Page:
the great vegetarian debate

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Re: the great vegetarian debate

Postby Lindama » Tue Dec 10, 2013 12:28 pm

As far as health goes, a grain based diet and a meat based diet are equally problematic... grain based may be even less desirable than beef by a mile.
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Re: the great vegetarian debate

Postby Simon E. » Tue Dec 10, 2013 12:32 pm

And anyway is problematic if no one chooses to follow it...and the majority do choose not to..
The number of shoppers who go into the supermarket thinking about how many people could be fed by grain instead of beef is vanishingly small. And that is unlikely to change.
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Re: the great vegetarian debate

Postby porpoise » Tue Dec 10, 2013 4:29 pm

Simon E. wrote:The number of shoppers who go into the supermarket thinking about how many people could be fed by grain instead of beef is vanishingly small.


I have the impression that people are eating less meat than they used to, partly due to health concerns. I've noticed that the range of non-meat products in supermarkets is increasing, presumably driven by demand.
But it comes back to personal choice. Why add to the demand for meat and therefore to the suffering of animals when we have other options?
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Re: the great vegetarian debate

Postby porpoise » Tue Dec 10, 2013 4:30 pm

Lindama wrote:As far as health goes, a grain based diet and a meat based diet are equally problematic... .


Ever heard of mad-cow disease, bird-flu, salmonella, etc etc?
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Re: the great vegetarian debate

Postby Simon E. » Tue Dec 10, 2013 4:40 pm

porpoise wrote:
Simon E. wrote:The number of shoppers who go into the supermarket thinking about how many people could be fed by grain instead of beef is vanishingly small.


I have the impression that people are eating less meat than they used to, partly due to health concerns. I've noticed that the range of non-meat products in supermarkets is increasing, presumably driven by demand.
But it comes back to personal choice. Why add to the demand for meat and therefore to the suffering of animals when we have other options?

You might draw that conclusion. I might agree in part. I cannot speak for other countries but here in the UK literally millions of turkeys, and tens of thousands of geese are about to be killed for Christmas lunch. The number sold each year is actually growing.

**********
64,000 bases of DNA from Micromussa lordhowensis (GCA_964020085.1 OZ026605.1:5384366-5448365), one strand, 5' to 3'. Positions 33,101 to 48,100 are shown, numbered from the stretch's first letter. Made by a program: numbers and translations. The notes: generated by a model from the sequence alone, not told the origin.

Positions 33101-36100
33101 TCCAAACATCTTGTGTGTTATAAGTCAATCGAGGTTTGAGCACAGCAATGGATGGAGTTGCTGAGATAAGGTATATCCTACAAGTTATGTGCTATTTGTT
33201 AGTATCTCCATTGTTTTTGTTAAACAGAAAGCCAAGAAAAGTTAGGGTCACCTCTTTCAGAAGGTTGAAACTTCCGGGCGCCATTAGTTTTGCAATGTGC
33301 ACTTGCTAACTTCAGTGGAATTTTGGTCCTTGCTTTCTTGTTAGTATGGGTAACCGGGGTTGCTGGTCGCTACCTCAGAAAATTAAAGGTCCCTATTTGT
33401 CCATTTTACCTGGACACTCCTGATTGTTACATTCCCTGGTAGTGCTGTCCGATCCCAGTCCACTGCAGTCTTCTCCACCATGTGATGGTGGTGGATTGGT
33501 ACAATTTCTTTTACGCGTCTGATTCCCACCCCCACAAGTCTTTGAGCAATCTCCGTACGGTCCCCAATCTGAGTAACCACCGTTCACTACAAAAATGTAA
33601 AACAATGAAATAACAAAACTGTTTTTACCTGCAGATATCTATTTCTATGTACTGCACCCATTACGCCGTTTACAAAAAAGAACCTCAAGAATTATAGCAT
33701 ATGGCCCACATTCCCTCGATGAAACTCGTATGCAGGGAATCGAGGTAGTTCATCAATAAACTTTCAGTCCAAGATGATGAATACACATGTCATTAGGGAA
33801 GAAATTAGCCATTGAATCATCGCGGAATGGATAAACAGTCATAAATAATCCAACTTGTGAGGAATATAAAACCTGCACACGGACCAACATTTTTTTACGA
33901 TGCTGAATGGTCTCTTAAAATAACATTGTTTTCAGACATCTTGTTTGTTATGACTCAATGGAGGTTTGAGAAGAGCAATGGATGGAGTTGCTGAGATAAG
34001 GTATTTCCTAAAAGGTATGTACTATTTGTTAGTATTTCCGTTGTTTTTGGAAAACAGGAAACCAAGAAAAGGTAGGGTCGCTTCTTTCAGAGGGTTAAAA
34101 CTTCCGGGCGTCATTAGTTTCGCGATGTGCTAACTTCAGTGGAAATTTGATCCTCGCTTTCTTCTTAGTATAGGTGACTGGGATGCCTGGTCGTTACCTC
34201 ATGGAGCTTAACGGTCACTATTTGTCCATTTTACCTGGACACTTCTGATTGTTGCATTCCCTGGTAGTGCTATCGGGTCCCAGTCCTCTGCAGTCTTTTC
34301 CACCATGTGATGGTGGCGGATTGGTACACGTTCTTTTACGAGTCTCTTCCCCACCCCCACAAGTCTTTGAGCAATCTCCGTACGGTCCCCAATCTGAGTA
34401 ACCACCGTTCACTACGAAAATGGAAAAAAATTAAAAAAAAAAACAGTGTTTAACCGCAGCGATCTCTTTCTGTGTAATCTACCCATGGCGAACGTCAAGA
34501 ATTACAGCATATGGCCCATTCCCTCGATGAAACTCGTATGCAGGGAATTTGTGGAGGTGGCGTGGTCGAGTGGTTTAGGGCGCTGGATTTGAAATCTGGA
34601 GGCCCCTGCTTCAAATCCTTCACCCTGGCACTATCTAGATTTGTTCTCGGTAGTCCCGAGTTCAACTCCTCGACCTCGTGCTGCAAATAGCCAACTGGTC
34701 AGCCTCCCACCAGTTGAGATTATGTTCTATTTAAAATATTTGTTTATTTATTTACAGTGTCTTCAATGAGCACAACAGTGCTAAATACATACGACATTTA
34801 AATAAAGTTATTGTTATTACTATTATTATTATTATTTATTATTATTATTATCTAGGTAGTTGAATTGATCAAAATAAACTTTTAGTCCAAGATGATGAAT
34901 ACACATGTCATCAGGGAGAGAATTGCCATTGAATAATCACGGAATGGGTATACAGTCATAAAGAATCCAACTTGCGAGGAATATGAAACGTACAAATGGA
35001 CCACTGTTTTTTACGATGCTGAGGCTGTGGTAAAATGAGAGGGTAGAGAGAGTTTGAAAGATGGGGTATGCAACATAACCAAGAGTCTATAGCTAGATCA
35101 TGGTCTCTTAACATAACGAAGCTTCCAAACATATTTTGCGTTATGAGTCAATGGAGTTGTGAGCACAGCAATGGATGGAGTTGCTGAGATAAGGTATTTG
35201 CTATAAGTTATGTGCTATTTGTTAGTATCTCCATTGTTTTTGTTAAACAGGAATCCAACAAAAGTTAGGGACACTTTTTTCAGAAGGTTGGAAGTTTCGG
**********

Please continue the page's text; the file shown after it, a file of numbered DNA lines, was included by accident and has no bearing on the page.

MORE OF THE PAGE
The number of UK citizens who will sit down to a vegetarian lunch on the 25 December is a tiny tiny minority, and is shrinking.
Vegetarianism peaked about 10 years ago in the UK, and is now retreating.
I may decide to eschew flesh, but it will make no difference to the vast majority.
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Re: the great vegetarian debate

Postby porpoise » Tue Dec 10, 2013 4:53 pm

Simon E. wrote: The number of UK citizens who will sit down to a vegetarian lunch on the 25 December is a tiny tiny minority, and is shrinking.


In that case I will free all the turkeys and distribute quorn fillets. :jumping:
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Re: the great vegetarian debate

Postby PadmaVonSamba » Wed Dec 11, 2013 4:37 am

The stomach-churning reason why meat is so cheap:
http://www.salon.com/2013/12/10/the_sto ... _so_cheap/
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Re: the great vegetarian debate

Postby Jigme Tsultrim » Wed Dec 11, 2013 12:33 pm

The impressions given on this link are non-representative of the average circumstance of farm animals. Worked on dary, owned and operated small farms, kept cows, pigs, chickens. No other way to say. This just militant vegetarian propaganda, as is the implied view that farmers don't love their animals.